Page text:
The object of the work at the Bureau of Standards, financed by the American Pharmaceutical Association, was to provide: ‘”A means of designating; colors in the United States Pharmacopoeia, in the National Formulary, and in general pharmaceutical literature; such designation to be sufficiently standardized as to be acceptable to science, sufficiently broad to be appreciated and usable in science, art, and industry; and sufficiently commonplace to be understood, at least in a general way, by the whole public.”
Kenneth L. Kelly, research associate who has worked out the new system at the Bureau of Standards with Dr. Deane B. Judd of that institution, believes that the objectives have been achieved.
The Munsell Book of Color was adopted as the basis of the new system. Under the Munsell System the colors are numbered but not named. It divides the color solid into 20 sections or segments, breaks the segments into pieces, and gives a number to each. The new color project went further and gave a name to each piece. The names in the new color system, like the numbers in the Munsell System, represent a range of color—not simply one color.
The color solid, which is the foundation of the whole project, may be described as a grapefruit, the top white, the bottom black, with the color spectrum running around the middle as the Equator circles the earth. Theoretically, all of the known colors and shades of color are in this solid. The color namers, following the Munsell principles, broke the solid into sections, each section corresponding to the natural sections of a grapefruit. There are 20 sections and, as you can understand from the description of the solid, the colors in each one of these sections range in lightness from top to bottom (the darkest at the bottom), and in intensity from the center to the outer surface.
After the segments were broken into approximately equal pieces, still following the Munsell principle, the research workers were ready for their real job— naming the pieces. After considerable experimentation, they adopted 23 common English words as the words they would use in the naming system. Since the color solid had been divided into 320 pieces—about 16 pieces to a segment (some more, some less)—they had to Put these 23 words into 320 combinations to describe the colors.
It is significant that there are no midnight, schooner blue, leafmold, sistina, quimper, or other such names among those selected. You may recall having seen some of the names just mentioned used in connection with feminine fashions or interior decoration. Words like these have meaning to the Textile Color Card Association of New York, which performs a great service to the textile industry by supplying such appealing names to newly created fashions. But to you, for example, what does queen blue mean? Compare such words to those used by the color namers at the Bureau of Standards. Here they are: Basic Colors—Red, Yellow, Green, Blue, Purple, White, Black, Grey.
Component Hues—Pink, Orange, Olive, Brown.
Modifiers—Pale, Brilliant, Vivid, Faint, Dusky, Deep, Light, Dark, Weak, Strong.
Having tentatively adopted these names—and the indications are that they will stick—the color namers then had to go through the National Formulary and the United States Pharmacopoeia to look at each of the drugs mentioned to see what color names from the new system correctly described them. Sometimes the same color had been named variously. There will be no more “blackish white” or plain “whitish,” although the color namers are using the “ish” ending as a modifier of definite names, such as “reddish purple,” “yellowish green,” and so on. Such combinations have a definite meaning in the new word system, while formerly they were used simply to suit the fancy of the observer and with no relation to a standard system.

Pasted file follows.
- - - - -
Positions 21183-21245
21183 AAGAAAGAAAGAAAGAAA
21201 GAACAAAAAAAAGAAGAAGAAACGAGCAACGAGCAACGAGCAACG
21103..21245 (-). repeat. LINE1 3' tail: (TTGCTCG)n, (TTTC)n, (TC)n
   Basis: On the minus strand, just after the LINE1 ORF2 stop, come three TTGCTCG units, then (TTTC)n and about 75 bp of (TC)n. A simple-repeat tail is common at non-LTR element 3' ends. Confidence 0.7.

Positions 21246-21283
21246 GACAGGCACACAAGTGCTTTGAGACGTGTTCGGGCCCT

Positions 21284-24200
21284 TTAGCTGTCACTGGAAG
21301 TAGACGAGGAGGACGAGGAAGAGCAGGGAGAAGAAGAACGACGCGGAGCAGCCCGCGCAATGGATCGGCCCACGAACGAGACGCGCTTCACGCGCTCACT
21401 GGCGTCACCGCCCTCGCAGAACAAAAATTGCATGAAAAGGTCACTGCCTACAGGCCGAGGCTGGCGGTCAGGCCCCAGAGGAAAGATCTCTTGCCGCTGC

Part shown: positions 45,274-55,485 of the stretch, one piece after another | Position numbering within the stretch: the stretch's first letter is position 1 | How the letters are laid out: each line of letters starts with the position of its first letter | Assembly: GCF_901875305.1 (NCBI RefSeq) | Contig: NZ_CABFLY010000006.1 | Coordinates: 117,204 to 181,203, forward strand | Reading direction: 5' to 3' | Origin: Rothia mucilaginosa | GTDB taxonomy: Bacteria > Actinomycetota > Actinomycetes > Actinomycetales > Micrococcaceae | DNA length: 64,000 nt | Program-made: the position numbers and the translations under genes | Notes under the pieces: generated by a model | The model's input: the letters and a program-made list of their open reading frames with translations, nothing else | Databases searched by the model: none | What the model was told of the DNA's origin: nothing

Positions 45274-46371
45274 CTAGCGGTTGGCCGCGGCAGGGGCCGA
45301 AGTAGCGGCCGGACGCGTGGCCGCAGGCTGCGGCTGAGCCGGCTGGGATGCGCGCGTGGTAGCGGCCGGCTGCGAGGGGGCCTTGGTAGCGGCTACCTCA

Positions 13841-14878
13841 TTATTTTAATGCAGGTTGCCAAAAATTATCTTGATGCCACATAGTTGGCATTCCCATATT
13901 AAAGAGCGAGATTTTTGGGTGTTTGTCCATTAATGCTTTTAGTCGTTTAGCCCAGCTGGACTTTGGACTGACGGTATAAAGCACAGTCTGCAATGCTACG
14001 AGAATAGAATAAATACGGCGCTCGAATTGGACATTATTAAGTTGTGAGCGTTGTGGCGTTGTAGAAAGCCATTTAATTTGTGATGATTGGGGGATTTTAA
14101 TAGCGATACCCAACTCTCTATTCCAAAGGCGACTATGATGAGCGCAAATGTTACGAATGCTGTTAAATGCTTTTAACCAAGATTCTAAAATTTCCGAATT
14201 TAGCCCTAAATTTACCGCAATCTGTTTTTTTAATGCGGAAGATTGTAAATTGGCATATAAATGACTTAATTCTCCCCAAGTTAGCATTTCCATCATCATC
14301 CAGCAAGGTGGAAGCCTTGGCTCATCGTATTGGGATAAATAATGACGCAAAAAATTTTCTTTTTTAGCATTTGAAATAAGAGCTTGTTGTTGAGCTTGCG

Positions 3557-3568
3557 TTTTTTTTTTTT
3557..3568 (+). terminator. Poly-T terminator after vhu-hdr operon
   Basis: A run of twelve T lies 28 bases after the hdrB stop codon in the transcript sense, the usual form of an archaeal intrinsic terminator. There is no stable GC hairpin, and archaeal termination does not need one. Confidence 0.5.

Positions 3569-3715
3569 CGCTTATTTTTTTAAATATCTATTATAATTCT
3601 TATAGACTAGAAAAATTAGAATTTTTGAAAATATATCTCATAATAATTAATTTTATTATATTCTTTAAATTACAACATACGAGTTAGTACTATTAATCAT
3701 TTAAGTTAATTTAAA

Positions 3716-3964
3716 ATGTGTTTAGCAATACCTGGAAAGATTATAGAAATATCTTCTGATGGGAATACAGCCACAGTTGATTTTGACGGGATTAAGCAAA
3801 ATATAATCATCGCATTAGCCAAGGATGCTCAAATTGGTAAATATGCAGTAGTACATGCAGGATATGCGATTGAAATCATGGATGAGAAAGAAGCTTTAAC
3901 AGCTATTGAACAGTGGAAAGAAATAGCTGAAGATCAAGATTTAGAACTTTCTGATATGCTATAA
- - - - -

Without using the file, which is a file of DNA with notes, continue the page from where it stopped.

When the druggists’ committee has completed checking the new color names which have been assigned to the drugs mentioned in the two books, it is expected that these accurate designations will be officially approved and adopted for use in future editions of these important volumes.
ANY visitor to the Colorimetry Section of the Bureau of Standards may see the namers at work, as well as the exhibits which they have prepared to illustrate their achievements. In one case the visitor will see three samples of the same drug from three reputable wholesale houses. The difference in color is obvious to anyone, yet in the National Formulary they are all classified as Light Broun. Under the new naming system tentatively adopted for these specimens, they will be called light yellow brown, weak red brown, and brown, respectively. The beauty of the system is that each name has a definite meaning. If there is any question about it all the questioner has to do is look at the color solid to see what color the name describes.
The system also has the advantage of being workable by anyone with good eyesight. In a few minutes’ time a person understanding the system can definitely classify almost any color under the new system. When fine points arise, resort is had to the colorimeter, a machine which enables the worker to measure differences in color which are not calculable by the unaided eye.
When the results have been officially adopted purple will be purple and blue will be blue. Arguments over color will be solved at once by recourse to the color solid and the new naming system.